Man arrested after absconding during fraud trial
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A man who was convicted and sentenced to four and a half years for fraud despite absconding halfway through his trial was arrested on a flight from Afghanistan last month.
Guy Minnis was arrested after the flight from Kabul landed at Birmingham Airport on 22 June.
Minnis was involved in Operation Tun, an investigation led by Surrey Police’s Economic Crime Unit (ECU) into an allegation of fraud by false representation involving the diversion of a commercial invoice payment for £1.09million, and associated money laundering offences.
During the course of April and May 2015, unidentified offenders contacted the complainant, London Energy Limited through a fraudulent internet domain name purporting to be genuine supplier FCC Environment Limited.
They then began corresponding with the complainant’s accounts staff, quoting a genuine prior invoice number to build credibility, before advising them that they had changed their email address and bank details. This resulted in the complainant sending an invoice payment for £1,092,468.30 to a bank account held in the name of Guy Minnis, on 29 May 2015.
Electronic payments totalling £1,030,547.86 were then made from the account the same day.
Cash withdrawals and card transactions totalling £6,000 were also made in east and central London shortly after the diverted funds were received. The receiving account was opened in March 2015, but was dormant with a nil balance prior to the fraudulently diverted funds being received.
This, and evidence obtained later in the investigation, suggested that the account was opened specifically to execute the fraud.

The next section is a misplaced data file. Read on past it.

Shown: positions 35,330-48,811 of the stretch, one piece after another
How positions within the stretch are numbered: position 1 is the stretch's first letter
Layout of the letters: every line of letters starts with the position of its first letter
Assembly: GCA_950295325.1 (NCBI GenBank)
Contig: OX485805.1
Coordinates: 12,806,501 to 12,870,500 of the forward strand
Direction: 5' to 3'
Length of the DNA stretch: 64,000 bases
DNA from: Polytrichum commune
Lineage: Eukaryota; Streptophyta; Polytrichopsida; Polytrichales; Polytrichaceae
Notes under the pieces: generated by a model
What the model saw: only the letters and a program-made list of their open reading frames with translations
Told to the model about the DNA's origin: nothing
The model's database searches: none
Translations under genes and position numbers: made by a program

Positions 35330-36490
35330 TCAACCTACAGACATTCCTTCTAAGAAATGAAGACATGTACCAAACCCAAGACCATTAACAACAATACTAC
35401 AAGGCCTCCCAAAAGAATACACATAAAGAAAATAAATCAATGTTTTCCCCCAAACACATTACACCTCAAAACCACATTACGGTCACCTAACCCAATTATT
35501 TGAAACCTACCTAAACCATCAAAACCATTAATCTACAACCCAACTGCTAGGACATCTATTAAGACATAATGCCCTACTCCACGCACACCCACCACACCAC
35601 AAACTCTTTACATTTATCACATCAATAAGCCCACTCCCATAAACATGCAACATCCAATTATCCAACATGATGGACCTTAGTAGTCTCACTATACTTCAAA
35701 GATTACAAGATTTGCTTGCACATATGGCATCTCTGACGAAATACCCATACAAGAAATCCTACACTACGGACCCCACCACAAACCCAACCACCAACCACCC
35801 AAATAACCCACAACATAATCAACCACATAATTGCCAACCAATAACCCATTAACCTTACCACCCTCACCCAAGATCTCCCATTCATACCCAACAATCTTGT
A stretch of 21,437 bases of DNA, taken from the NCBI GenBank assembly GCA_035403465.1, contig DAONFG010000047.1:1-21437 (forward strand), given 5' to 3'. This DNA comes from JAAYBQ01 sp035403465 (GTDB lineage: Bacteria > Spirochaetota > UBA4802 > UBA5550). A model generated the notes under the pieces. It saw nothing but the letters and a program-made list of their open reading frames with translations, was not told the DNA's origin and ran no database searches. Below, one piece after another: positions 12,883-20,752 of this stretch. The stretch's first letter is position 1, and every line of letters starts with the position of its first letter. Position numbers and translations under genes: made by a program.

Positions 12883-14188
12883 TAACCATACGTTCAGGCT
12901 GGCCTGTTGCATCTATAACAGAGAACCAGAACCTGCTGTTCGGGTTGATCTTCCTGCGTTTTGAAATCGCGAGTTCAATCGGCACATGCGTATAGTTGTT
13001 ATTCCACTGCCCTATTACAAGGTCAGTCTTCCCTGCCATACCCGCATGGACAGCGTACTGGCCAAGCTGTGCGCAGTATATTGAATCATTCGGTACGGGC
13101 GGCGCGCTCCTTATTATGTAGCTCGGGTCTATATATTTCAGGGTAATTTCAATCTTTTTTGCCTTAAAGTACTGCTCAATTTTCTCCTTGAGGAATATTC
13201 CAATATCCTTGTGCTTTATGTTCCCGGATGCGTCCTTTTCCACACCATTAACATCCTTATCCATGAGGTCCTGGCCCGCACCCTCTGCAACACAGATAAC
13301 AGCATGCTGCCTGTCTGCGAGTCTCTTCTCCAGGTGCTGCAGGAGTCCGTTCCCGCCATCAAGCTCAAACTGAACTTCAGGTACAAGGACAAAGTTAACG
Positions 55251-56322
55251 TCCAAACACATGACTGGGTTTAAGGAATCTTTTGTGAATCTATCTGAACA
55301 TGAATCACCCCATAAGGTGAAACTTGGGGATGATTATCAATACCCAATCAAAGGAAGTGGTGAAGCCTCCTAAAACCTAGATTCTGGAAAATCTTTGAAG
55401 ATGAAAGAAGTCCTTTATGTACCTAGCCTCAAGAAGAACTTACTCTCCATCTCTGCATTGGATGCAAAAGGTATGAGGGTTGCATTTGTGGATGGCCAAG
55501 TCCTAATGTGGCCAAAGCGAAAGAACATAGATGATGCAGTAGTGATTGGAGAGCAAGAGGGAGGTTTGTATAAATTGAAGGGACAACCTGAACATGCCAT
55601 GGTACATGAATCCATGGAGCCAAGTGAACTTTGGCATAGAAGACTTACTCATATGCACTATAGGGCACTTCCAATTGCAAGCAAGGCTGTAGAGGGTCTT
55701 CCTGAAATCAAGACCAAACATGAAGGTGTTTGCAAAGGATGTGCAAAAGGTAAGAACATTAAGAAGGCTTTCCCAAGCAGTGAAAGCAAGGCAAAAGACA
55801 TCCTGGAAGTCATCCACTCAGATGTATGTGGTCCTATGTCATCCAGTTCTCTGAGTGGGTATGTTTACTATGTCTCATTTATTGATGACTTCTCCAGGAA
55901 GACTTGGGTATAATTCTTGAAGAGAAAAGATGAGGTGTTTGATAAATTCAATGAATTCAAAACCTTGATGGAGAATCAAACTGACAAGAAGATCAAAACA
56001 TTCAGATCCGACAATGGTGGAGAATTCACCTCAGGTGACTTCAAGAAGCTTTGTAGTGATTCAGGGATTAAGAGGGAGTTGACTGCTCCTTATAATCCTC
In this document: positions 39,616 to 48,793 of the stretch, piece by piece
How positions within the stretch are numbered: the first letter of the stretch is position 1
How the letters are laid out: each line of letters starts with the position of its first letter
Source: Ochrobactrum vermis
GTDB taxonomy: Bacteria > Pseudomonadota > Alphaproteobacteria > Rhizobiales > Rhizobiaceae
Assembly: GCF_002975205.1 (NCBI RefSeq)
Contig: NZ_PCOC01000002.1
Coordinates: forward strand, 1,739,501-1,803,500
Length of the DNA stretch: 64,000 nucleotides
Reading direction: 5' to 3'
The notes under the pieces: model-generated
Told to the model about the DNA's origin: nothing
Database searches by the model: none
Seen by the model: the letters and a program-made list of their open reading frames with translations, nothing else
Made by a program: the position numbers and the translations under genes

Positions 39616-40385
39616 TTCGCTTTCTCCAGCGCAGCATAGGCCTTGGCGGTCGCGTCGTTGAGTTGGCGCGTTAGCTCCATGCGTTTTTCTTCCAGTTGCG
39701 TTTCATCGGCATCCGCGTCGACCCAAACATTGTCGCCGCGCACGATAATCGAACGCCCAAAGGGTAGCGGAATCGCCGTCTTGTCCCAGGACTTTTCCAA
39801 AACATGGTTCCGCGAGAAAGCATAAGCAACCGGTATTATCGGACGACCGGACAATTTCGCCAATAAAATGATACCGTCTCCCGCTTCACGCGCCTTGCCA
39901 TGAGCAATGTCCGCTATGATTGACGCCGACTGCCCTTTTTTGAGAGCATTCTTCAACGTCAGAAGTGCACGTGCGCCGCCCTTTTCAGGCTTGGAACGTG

The investigation was allocated to Surrey Police on 7 July 2015, after it was established that Minnis was living in Surrey.
A statement was subsequently provided by London Energy confirming the fraud.
Officers carried out a warrant at Minnis’ home address in Copthorne, West Sussex, on 10 September 2015, and Minnis was arrested on suspicion of fraud and money laundering.
During interview, Minnis said he had never heard of London Energy until he was contacted by the company’s legal team seeking to recover the monies, and said he had fully co-operated in subsequent civil proceedings. He denied being knowingly involved in any aspect of the fraud and associated money laundering offences.
Further investigation revealed that the money in the account Minnis had set up was being transferred into an account belonging to Olusegun Olakunle Agunbiade, 42, of Lagos, Nigeria.
Agunbiade arranged to attend Guildford police station for a voluntary interview on 7 July 2016, during which he denied any knowledge of or involvement in the offences under investigation. He stated that his bank, HSBC, contacted him sometime in 2015 and asked if he was expecting any money, to which he replied he was not. HSBC closed his account shortly after this conversation.
Enquiries revealed a further account had been set up in his ex-wife’s name with money transferred during March 2016, clearly showing that Agunbiade had used this account for money laundering.
Agunbiade was subsequently convicted of fraud and money laundering offences and sentenced to seven years following a trial at Guildford Crown Court in April 2019.
Detective Inspector Anna Martin from Surrey Police’s Economic Crime Unit, said:
“Bringing Minnis to justice after he absconded during his fraud trial is the due to the hard work, tenacity and determination of the investigation team.
“This was a complex case to investigate due to the huge amount of digital, financial and paper evidence involved. Minnis put a lot of time and effort into making the transaction seem legitimate, and making it appear as if he was calling from a genuine company.
“The fact that he has finally brought to justice shows that we will never give up and that we will find you.
“If you feel like you have been the victim of a fraud, please seek professional advice and help and report it to Action Fraud.”